The UNIX system is functionally organized at three levels:
- The kernel, which schedules tasks and manages storage;
- The shell, which connects and interprets users' commands, calls programs from memory, and executes them; and
- The tools and applications that offer additional functionality to the operating system.
The heart of the operating system, the kernel controls the hardware and turns part of the system on and off at the programer's command. If you ask the computer to list (ls) all the files in a directory, the kernel tells the computer to read all the files in that directory from the disk and display them on your screen.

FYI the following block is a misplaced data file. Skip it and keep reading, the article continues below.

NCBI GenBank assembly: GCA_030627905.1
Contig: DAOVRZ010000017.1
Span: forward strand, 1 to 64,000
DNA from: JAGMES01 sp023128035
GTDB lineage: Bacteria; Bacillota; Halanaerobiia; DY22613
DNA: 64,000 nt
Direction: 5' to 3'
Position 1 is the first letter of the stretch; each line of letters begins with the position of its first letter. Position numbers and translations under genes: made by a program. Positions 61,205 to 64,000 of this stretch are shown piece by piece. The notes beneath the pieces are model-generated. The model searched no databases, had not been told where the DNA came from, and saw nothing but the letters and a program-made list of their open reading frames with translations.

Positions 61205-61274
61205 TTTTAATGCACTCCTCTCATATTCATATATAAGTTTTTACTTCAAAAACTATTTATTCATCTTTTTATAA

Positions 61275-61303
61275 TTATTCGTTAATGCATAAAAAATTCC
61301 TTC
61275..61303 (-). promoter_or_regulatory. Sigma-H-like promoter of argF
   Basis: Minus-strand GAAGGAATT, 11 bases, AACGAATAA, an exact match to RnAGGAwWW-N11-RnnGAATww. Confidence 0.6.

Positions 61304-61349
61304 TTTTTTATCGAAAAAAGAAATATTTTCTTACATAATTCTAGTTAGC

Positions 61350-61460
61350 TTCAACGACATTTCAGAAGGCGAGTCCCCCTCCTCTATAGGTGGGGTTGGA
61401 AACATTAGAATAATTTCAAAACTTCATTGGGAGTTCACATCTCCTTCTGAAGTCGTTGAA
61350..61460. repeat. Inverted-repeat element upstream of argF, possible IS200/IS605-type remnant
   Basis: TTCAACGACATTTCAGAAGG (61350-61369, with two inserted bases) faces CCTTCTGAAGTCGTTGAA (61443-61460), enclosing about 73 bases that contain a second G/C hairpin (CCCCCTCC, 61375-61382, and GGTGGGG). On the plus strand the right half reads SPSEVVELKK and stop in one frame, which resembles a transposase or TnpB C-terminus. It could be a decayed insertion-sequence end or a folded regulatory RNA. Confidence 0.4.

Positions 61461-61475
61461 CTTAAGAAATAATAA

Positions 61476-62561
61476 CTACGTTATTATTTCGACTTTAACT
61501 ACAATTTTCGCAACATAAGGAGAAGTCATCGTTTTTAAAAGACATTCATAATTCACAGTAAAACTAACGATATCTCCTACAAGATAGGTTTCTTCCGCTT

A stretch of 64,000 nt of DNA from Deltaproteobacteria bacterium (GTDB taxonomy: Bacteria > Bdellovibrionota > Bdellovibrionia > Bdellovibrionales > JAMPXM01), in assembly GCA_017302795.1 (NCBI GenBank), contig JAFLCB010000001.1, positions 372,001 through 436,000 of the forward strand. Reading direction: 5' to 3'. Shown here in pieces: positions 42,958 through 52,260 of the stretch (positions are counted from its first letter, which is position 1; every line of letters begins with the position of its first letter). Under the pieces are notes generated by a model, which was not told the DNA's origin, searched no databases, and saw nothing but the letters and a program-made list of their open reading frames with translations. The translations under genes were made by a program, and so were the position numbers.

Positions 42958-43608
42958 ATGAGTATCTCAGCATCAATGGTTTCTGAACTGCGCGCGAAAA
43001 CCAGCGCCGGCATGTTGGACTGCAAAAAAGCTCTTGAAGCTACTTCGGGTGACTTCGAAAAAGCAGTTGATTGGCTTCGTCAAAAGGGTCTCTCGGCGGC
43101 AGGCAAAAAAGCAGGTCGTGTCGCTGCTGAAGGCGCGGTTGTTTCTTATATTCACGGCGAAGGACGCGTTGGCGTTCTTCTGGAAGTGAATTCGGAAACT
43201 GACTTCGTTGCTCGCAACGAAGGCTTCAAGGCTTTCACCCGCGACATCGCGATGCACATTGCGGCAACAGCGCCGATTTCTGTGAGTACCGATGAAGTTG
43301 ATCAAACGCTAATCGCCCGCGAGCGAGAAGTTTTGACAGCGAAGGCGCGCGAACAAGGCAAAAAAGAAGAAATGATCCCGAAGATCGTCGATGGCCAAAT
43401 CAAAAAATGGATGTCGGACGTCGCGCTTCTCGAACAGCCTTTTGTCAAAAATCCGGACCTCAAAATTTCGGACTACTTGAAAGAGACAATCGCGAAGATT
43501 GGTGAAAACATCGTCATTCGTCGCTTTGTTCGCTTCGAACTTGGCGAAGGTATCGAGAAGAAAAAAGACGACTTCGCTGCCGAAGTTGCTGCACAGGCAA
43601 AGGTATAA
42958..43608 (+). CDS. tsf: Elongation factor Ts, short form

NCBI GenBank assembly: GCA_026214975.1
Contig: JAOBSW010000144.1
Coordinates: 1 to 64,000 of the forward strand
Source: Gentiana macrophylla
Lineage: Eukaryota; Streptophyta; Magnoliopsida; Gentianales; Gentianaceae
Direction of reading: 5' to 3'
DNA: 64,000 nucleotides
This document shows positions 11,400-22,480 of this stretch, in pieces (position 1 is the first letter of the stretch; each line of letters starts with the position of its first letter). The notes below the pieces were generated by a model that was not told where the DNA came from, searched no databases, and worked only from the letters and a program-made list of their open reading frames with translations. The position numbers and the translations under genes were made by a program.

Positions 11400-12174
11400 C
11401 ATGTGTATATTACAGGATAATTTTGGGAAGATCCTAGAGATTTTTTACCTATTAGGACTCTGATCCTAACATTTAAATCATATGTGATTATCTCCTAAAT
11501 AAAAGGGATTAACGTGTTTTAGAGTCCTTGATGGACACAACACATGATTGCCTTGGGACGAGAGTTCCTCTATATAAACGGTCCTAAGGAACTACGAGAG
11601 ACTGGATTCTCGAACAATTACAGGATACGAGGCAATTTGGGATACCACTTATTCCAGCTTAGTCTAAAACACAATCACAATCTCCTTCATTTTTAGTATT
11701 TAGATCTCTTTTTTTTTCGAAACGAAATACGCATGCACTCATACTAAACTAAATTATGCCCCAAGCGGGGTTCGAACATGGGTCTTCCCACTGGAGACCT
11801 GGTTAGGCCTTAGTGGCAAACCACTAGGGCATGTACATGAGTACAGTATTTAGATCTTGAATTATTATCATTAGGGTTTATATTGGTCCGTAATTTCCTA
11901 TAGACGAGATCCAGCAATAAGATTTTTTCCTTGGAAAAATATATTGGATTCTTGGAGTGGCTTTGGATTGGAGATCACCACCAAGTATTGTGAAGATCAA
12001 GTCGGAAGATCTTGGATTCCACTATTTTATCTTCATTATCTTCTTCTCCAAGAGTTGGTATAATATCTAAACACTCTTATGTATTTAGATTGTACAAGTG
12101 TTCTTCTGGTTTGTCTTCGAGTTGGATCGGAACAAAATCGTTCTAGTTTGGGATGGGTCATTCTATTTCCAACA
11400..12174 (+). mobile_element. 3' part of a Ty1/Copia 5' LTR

There are several types of shell, most notably the command driven Bourne Shell and the C Shell (no pun intended), and menu-driven shells that make it easier for beginners to use. Whatever shell is used, its purpose remains the same -- to act as an interpreter between the user and the computer.
The shell also provides the functionality of "pipes," whereby a number of commands can be linked together by a user, permitting the output of one program to become the input to another program.
Tools and applications
There are hundreds of tools available to UNIX users, although some have been written by third party vendors for specific applications. Typically, tools are grouped into categories for certain functions, such as word processing, business applications, or programming.